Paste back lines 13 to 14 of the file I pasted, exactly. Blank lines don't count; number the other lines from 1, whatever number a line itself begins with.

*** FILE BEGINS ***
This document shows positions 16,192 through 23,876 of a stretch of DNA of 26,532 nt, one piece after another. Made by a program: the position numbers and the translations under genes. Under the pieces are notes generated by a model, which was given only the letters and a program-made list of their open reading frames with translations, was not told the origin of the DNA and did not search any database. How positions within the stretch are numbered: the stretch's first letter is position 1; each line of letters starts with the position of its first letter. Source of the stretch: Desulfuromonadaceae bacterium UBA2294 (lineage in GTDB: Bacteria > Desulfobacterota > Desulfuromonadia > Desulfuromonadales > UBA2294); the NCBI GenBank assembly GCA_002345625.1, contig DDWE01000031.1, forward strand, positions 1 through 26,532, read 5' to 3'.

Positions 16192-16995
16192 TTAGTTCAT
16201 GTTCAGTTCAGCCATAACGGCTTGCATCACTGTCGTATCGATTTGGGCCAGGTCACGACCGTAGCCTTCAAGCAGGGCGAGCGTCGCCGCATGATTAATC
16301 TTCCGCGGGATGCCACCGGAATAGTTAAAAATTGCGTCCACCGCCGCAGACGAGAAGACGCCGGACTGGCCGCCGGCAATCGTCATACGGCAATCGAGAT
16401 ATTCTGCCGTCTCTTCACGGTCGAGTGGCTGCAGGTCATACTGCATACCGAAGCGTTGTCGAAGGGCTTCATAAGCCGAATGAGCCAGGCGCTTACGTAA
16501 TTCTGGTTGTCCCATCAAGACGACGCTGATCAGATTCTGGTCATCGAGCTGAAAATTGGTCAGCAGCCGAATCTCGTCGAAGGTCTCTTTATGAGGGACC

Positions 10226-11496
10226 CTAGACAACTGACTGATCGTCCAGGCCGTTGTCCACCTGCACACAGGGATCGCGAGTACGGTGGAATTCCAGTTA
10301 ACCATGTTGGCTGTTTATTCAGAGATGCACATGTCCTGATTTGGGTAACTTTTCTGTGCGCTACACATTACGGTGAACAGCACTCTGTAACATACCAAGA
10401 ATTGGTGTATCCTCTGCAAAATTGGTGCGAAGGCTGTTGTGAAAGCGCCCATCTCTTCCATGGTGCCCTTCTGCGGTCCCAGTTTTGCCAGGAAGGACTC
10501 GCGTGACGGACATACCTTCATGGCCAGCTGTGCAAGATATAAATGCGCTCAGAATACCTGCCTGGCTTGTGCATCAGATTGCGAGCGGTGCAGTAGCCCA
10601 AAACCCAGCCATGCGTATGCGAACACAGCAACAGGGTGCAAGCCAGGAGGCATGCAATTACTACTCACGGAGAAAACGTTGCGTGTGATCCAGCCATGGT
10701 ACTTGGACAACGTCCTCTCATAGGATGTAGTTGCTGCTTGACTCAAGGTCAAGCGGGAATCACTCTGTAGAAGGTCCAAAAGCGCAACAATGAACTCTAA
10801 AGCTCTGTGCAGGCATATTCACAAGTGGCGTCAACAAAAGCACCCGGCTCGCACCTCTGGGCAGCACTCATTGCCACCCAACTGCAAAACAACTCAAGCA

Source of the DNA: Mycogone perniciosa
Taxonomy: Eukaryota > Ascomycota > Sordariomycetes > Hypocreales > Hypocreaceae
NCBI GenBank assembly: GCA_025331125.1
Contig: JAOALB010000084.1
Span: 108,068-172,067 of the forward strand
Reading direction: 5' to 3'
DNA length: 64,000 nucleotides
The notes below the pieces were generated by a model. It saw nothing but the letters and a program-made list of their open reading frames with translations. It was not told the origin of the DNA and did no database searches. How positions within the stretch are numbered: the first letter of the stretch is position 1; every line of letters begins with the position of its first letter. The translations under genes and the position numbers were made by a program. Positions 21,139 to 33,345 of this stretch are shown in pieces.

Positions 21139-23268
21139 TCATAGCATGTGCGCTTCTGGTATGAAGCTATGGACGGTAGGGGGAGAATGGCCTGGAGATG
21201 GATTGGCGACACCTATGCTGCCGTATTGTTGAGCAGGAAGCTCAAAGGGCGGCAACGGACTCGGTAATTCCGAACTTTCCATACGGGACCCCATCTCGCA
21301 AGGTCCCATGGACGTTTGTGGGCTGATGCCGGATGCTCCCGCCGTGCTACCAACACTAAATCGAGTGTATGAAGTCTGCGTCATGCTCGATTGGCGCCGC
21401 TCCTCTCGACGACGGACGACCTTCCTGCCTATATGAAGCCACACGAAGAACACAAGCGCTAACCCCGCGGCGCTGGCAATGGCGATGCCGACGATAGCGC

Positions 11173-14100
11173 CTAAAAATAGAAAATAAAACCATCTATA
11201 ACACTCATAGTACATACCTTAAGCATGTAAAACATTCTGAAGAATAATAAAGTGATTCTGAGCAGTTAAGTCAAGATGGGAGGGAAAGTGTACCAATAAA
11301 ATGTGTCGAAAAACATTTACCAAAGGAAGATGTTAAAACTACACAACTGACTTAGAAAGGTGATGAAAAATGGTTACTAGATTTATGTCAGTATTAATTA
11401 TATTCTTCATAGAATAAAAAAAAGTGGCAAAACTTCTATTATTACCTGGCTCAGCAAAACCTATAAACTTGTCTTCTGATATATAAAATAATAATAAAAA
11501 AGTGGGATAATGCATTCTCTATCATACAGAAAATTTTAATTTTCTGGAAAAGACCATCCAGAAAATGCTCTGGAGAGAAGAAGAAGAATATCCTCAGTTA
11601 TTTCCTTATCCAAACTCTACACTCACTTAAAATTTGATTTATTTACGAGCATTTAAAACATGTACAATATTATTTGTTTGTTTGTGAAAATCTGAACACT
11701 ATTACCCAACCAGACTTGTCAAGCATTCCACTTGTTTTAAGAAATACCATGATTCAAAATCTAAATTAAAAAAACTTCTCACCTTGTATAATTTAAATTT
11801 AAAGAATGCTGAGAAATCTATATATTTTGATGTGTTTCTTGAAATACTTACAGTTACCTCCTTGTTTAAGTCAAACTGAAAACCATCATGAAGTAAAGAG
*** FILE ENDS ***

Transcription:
10601 AAACCCAGCCATGCGTATGCGAACACAGCAACAGGGTGCAAGCCAGGAGGCATGCAATTACTACTCACGGAGAAAACGTTGCGTGTGATCCAGCCATGGT
10701 ACTTGGACAACGTCCTCTCATAGGATGTAGTTGCTGCTTGACTCAAGGTCAAGCGGGAATCACTCTGTAGAAGGTCCAAAAGCGCAACAATGAACTCTAA